In days long passed, when the New York jazz scene resembled the open range, musicians played long and hard for next to nothing - a pittance. Young artists would patiently take their lumps at jam sessions, in an attempt to hone their blooming skills and maybe, just maybe, be plucked by a reputable bandleader.
Even if things worked out, though, a decent life was not assured. Civic authorities, unions and club owners could guarantee little security, and even less advice on how to manage the perils of a musical life. Today, those youngsters are aging men - gifted masters who have long since paid their dues - and many, especially those with failing health, find themselves victims of past exploitation and failure to plan. One is the accomplished bassist, John Ore.
Born in 1933, Ore grew up surrounded by the hymns and melodies of both classical music and jazz. As a child, he studied cello at the New School of Music in his native Philadelphia (‘43-46), and after moving to New York in 1947, switched to bass. He attended Juilliard in 1952, and almost immediately began to establish himself as a gifted sideman and occasional soloist. Following a brief run with the Lucky Millinder Big Band, Ore caught his first big break with Lester Young in 1954.
From there, Ore embarked on a steady run of gigs alongside some of bebop’s most distinguished pianists. Bud Powell used him regularly throughout the mid ‘50s, and then again on his return from Europe in 1964. Elmo Hope also counted Ore as a favorite accompanist, recording with him at various points during his all too brief career.
But it wasn’t until 1960, when Ore landed a place in the Thelonious Monk Quartet, that the bassist was propelled into the international spotlight. And like all Monk sidemen, it happened quite suddenly. “I met Monk through the Baroness [Pannonica de Koenigswarter],” recalled Ore in a recent phone interview. “He spent a lot of time out at her house. One day, there was a blizzard, and he called me for something like a rehearsal. I went over there, played, and he hired me.”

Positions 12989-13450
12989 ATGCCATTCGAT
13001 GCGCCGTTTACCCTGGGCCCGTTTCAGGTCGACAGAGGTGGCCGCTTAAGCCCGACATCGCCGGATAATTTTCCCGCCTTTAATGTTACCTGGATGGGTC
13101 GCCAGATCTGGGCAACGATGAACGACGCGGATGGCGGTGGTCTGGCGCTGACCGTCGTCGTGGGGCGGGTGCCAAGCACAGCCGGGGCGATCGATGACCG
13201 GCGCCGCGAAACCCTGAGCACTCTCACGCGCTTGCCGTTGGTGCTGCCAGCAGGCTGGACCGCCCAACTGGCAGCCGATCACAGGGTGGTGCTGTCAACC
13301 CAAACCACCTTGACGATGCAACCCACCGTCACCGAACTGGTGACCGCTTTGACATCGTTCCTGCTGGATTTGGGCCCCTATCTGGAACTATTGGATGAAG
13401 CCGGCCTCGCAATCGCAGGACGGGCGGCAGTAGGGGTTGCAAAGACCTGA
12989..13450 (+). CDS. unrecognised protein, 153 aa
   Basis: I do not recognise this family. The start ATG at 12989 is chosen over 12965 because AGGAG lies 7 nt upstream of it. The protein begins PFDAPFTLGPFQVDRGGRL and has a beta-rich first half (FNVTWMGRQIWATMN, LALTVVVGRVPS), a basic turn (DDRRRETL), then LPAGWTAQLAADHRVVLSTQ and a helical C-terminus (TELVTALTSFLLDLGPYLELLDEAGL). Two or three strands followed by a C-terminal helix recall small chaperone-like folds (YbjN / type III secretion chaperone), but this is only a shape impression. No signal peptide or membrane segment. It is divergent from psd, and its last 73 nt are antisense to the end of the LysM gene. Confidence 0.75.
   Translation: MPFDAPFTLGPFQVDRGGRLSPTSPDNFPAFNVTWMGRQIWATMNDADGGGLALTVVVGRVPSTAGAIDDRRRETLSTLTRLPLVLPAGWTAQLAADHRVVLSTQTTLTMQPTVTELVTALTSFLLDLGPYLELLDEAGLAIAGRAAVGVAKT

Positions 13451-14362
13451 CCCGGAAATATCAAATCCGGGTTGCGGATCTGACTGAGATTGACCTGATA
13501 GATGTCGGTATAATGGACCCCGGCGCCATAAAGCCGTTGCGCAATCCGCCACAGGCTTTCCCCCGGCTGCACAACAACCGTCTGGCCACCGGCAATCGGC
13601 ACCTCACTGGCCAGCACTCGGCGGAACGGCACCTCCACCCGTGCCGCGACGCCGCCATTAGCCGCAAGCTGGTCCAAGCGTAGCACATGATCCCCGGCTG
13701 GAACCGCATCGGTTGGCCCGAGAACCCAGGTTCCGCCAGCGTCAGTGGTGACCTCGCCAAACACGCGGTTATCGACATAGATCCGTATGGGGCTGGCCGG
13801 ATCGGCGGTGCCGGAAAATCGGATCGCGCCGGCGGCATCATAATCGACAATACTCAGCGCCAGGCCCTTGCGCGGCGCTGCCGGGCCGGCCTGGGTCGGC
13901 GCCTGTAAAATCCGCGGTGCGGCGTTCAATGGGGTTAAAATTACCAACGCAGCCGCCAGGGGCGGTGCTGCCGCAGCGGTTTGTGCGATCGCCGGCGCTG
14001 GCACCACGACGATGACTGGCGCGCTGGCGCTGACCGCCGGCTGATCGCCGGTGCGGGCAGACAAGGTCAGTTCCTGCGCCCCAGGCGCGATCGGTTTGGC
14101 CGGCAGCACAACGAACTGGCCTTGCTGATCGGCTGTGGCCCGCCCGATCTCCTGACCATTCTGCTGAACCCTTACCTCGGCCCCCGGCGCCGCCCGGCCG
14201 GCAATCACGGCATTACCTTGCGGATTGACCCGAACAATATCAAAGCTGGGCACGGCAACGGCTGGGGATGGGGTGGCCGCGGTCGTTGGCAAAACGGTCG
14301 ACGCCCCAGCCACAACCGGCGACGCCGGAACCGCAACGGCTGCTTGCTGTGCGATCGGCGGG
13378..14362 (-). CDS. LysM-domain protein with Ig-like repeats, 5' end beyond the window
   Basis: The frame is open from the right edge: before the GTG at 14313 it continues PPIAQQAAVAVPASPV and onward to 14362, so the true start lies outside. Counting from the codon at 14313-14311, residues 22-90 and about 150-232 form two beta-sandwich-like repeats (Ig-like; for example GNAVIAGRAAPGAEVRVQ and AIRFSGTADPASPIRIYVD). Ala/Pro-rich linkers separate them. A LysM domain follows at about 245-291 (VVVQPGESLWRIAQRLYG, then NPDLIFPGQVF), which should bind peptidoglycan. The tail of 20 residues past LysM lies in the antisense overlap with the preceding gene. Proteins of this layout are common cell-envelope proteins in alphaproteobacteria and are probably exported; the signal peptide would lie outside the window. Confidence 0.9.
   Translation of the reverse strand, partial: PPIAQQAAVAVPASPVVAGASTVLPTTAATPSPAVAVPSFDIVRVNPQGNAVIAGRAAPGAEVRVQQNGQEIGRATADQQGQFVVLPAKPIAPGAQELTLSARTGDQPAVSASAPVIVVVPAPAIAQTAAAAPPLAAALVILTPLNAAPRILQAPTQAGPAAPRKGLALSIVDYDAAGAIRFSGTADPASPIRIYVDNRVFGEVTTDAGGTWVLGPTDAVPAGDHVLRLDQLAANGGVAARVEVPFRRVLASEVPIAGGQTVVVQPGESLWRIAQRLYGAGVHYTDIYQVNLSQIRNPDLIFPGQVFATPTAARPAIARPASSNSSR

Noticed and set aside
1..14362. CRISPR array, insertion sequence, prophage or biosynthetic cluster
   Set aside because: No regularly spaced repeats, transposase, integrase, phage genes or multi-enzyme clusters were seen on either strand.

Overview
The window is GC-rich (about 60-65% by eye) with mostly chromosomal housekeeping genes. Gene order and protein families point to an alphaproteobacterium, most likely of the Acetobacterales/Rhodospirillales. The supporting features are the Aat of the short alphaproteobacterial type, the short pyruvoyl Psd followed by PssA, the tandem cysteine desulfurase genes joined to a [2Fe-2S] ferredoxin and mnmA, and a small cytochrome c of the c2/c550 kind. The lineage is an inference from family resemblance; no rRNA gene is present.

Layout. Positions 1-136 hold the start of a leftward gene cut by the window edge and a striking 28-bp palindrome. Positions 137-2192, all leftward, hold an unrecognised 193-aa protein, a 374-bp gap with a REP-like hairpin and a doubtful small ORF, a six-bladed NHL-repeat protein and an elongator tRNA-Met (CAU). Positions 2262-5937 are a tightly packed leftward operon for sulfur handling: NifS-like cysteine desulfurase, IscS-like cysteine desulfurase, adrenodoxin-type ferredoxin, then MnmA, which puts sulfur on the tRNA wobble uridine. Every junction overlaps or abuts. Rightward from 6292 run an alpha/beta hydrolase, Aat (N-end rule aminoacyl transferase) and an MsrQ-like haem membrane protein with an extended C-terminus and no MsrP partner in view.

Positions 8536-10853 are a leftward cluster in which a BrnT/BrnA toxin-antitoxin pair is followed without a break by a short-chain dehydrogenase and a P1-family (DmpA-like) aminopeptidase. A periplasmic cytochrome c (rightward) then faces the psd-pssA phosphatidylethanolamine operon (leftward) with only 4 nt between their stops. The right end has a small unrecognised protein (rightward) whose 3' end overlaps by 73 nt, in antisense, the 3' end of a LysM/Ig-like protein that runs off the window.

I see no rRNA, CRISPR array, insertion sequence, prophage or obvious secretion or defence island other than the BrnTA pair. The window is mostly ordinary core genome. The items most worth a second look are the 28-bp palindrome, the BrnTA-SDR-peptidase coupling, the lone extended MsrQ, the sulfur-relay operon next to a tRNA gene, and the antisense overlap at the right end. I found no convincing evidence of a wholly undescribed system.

Just like that.
“Then we went out to the Blackhawk in San Francisco. Billy Higgins was on drums, I forget who was on trumpet [Joe Gordon], and Harold Land was on saxophone with Charlie Rouse.” Riverside boss Orrin Keepnews, recognizing the unique potential of the band, was astute enough to record the engagement and later release it as At The Blackhawk (1960).
For the three years that followed, Ore continued his Monk odyssey on long-winded tours of the United States and Europe, as well as several studio sessions, including those which produced such classic recordings as Monk’s Dream
(1962) and Criss-Cross
(1962). Then in 1963, his tryst with Monk came to an end, and he returned to the (increasingly tenuous) life of a freelancing musician.
In the decades that followed, work died down a little, but still kept Ore on the move. He toured and recorded with the Earl Hines Orchestra - an experience the bassist cherishes to this day - and also began an on again, off again association with the Sun Ra Arkestra. During the ‘90s, Ore contributed to several well received recordings, including two by saxophonist Cecil Payne - Cerupa
(1993) and Scotch & Milk
More recently, however, gigs have proven harder to find. “I haven’t had much work,” says Ore. “In the last five or six years, I’ve had glaucoma, and that’s cut down on my ability to [find work].” This, paired with a dwindling number of venues currently catering to jazz, has made it more and more challenging for him to perform.
“I don’t get out there to play very often,” Ore laments, “And that’s the main thing. Playing at home all by myself just isn’t the same. A musician should be playing at least two, three to four times a week with other musicians.”
Add to this the absence of proper benefits and pensions plans for veteran musicians, and the road to a relaxed retirement appears muddier by the day. Organizations like the Jazz Foundation of America, whose monthly jam sessions Ore participates in, have worked ceaselessly to ease these unfortunate fiscal woes. Nevertheless, the lack of a substantial safety net for aging artists like Ore continues to be a major problem in jazz.
“Not too long before Elmo Hope died, I saw him on Seventh Avenue. And he was walking in the rain with no hat on, someone else’s shoes, and he was sick. Now I don’t blame that on anyone, but there should be something, someone, somewhere we people can go. There should be resources beyond the Jazz Foundation of America.” In jazz, the past is soon forgotten - by record executives, promoters, critics and fans alike. And without a regular presence on the ever-evolving scene, one can quickly find themselves like Elmo - on the outside looking in.